1. Limited time only! Sign up for a free 30min personal tutor trial with Chegg Tutors
    Dismiss Notice
Dismiss Notice
Join Physics Forums Today!
The friendliest, high quality science and math community on the planet! Everyone who loves science is here!

Homework Help: Air ballon and ball question. HELP

  1. Sep 9, 2010 #1
    Air ballon and ball question. HELP!!!

    1. The problem statement, all variables and given/known data
    A balloon is going straight up at 21.5 m/s. You are in the ballon and you throw a ball at 13.2 m/s straight up while riding in the balloon. If the ball hits the ground at 34.5s

    a) How long oes it take the ball to stop once it leaves your hand at the ball's highest point?

    b) How high did the ball go after leaving your hand? (from your hand to the highest point)

    c) How high off the ground did the ball go?

    d) How fast was the ball traveling when it hit the ground? (Not zero)

    e) How high off the ground was the ball when it was released

    2. Relevant equations
    x=1/2 (Vi+Vf)t
    a= (Vf-Vi)/t
    Vf=Vi + at
    Vf^2= Vi^2 + 2ax
    X= Vi t + 1/2(at)^2


    3. The attempt at a solution
    a) Vi= 13.2 m/s g=9.81 Vf= 0m/s t=???
    t= (Vf-Vi)/a
    t= (13.2-0)/9.81
    t= 1.35 Seconds

    b) x= 1/2 (Vi+Vf) t
    x= 1/2 (13.2) 1.35
    x= 8.88 m

    c) Not sure yet

    d) A guess
    Vf= -9.81 (34.5) + 0
    Vf= -338.445 m/s

    e) no idea

    Any help/corrections are appreciated to better my understanding. Thank you
  2. jcsd
  3. Sep 9, 2010 #2
    Re: Air ballon and ball question. HELP!!!

    You need to use the principle of relative motion to get the correct initial velocity. The velocity of the ball relative to the balloon is 13.2 m/s, but the balloon is also has a velocity...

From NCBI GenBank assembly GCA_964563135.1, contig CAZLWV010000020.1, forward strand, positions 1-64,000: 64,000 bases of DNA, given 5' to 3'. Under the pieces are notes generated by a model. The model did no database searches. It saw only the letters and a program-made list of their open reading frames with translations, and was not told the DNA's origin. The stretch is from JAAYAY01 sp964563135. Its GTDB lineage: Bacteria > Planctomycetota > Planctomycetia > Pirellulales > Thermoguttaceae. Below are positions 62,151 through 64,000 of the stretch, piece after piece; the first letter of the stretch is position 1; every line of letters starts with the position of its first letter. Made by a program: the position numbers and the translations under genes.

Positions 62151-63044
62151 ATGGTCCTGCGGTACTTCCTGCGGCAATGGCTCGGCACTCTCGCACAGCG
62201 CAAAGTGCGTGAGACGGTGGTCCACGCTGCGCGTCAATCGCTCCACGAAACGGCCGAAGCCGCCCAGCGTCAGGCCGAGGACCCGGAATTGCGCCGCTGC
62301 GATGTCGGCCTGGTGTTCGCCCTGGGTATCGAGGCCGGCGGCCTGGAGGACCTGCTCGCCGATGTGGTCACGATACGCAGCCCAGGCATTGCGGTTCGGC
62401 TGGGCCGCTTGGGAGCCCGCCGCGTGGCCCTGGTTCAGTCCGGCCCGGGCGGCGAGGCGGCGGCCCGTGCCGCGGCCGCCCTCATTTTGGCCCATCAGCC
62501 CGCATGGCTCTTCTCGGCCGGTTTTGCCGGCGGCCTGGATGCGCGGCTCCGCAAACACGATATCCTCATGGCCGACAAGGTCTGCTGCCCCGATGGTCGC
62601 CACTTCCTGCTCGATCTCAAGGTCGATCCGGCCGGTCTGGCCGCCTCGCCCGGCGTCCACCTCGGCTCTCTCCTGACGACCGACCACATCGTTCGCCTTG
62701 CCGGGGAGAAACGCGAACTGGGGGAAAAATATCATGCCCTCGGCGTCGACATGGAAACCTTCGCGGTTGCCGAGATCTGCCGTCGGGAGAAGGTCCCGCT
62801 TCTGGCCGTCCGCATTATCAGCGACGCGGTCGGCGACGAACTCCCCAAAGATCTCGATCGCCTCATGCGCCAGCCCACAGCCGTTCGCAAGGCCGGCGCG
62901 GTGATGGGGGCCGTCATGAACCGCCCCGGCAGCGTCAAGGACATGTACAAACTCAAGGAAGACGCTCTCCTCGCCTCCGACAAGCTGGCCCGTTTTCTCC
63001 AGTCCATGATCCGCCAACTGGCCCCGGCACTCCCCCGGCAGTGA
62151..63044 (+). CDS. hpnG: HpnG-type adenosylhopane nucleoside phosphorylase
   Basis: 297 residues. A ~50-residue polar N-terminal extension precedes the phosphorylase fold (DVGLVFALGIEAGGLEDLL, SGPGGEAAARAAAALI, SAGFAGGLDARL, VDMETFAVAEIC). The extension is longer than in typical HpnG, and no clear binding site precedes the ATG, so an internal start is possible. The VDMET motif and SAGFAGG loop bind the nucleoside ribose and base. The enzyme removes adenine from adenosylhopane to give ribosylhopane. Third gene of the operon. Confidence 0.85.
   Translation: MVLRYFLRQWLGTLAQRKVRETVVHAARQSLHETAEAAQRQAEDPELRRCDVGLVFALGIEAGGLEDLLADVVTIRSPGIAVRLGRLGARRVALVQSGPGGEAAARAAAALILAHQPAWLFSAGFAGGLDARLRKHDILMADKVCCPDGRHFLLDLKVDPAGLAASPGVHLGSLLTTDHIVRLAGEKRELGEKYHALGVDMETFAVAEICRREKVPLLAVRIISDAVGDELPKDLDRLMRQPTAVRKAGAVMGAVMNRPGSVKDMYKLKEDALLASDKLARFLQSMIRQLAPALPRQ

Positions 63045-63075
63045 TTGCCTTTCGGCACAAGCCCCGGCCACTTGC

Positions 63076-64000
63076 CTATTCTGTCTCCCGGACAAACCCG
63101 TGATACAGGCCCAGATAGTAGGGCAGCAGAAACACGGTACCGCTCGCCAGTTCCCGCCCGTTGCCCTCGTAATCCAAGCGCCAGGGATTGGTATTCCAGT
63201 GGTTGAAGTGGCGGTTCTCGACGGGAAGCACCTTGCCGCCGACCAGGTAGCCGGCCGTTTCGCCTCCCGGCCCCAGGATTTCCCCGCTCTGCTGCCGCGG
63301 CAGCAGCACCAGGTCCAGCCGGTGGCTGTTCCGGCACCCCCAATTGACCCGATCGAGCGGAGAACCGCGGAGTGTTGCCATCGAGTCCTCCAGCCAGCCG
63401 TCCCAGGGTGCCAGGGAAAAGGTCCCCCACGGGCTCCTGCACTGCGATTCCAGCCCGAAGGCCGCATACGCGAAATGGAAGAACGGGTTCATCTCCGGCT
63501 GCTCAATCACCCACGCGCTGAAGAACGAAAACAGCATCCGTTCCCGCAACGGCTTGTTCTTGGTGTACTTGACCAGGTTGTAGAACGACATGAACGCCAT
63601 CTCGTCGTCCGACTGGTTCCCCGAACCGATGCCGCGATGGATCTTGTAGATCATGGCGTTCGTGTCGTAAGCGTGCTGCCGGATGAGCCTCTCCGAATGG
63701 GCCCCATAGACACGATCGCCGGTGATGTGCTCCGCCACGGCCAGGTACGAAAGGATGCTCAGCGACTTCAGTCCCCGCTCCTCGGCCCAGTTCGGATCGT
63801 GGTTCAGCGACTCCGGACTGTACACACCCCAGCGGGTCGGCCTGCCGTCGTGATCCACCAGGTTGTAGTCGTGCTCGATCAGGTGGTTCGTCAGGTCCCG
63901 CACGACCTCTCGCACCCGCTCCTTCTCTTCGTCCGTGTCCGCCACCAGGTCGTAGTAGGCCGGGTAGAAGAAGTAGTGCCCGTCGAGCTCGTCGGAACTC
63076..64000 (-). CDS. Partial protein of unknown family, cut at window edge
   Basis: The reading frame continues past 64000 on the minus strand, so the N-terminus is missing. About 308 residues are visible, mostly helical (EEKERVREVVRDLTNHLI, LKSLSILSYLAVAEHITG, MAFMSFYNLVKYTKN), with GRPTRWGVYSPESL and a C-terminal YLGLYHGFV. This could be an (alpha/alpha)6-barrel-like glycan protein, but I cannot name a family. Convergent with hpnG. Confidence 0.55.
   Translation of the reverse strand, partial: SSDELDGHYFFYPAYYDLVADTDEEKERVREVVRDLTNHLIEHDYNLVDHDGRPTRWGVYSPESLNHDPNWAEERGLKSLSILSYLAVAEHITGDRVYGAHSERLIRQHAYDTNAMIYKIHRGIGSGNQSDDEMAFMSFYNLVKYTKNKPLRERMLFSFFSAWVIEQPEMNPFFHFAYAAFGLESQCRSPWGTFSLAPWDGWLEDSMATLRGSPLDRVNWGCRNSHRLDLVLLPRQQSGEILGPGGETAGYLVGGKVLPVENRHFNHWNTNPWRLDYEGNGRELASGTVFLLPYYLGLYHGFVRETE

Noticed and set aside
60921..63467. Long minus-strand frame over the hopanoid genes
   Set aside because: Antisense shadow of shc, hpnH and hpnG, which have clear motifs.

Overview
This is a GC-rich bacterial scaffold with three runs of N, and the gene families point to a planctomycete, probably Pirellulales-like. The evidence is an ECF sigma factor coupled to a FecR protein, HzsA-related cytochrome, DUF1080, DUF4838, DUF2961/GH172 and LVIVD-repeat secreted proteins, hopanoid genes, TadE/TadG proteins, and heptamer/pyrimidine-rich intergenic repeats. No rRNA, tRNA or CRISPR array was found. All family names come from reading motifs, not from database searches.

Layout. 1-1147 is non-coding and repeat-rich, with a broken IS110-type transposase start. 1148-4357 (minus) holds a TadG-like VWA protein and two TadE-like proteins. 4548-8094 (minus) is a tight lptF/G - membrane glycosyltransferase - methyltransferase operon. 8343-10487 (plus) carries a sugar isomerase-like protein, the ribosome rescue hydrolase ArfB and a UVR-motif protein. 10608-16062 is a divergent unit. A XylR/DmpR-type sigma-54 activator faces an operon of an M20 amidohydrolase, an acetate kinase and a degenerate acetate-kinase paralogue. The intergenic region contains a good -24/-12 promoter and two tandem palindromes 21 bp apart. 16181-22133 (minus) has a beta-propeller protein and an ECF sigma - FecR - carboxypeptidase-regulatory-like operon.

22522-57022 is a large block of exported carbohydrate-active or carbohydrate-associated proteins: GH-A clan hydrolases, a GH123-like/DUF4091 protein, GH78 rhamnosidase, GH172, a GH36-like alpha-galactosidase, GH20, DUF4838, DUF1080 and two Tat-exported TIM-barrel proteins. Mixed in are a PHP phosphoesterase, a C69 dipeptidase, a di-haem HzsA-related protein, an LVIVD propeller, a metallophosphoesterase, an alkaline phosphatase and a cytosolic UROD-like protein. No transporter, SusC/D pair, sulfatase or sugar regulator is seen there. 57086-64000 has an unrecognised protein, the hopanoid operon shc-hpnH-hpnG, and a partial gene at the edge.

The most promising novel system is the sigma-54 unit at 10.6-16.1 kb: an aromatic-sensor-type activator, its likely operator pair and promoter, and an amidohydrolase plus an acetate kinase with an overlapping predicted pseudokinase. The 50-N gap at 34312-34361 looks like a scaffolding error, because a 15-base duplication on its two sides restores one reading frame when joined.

4. Sep 9, 2010 #3
    Re: Air ballon and ball question. HELP!!!

    Is there an equation for that? Are my initial answers wrong as far as the equations used i just have the values wrong?
  5. Sep 9, 2010 #4
    Re: Air ballon and ball question. HELP!!!

    Yes, the velocity's are simply added together to get the velocity of the ball relative to the ground or reference frame. From that point all the steps should be the same. Set your velocity final to 0m/s to find the time it takes to reach a peak. Use that time to calculate the height it reached. The only thing is there is some initial height when the ball is released (question E) and you only calculated the height it goes up from that release point. So you need to use the total time given to back calculate that initial height. Then use that total height (or just the initial height plus the initial velocity) to calculate the speed it would reach before hitting the ground (question C). So it seems as the questions are out of order, but thats how I'd do it.
Share this great discussion with others via Reddit, Google+, Twitter, or Facebook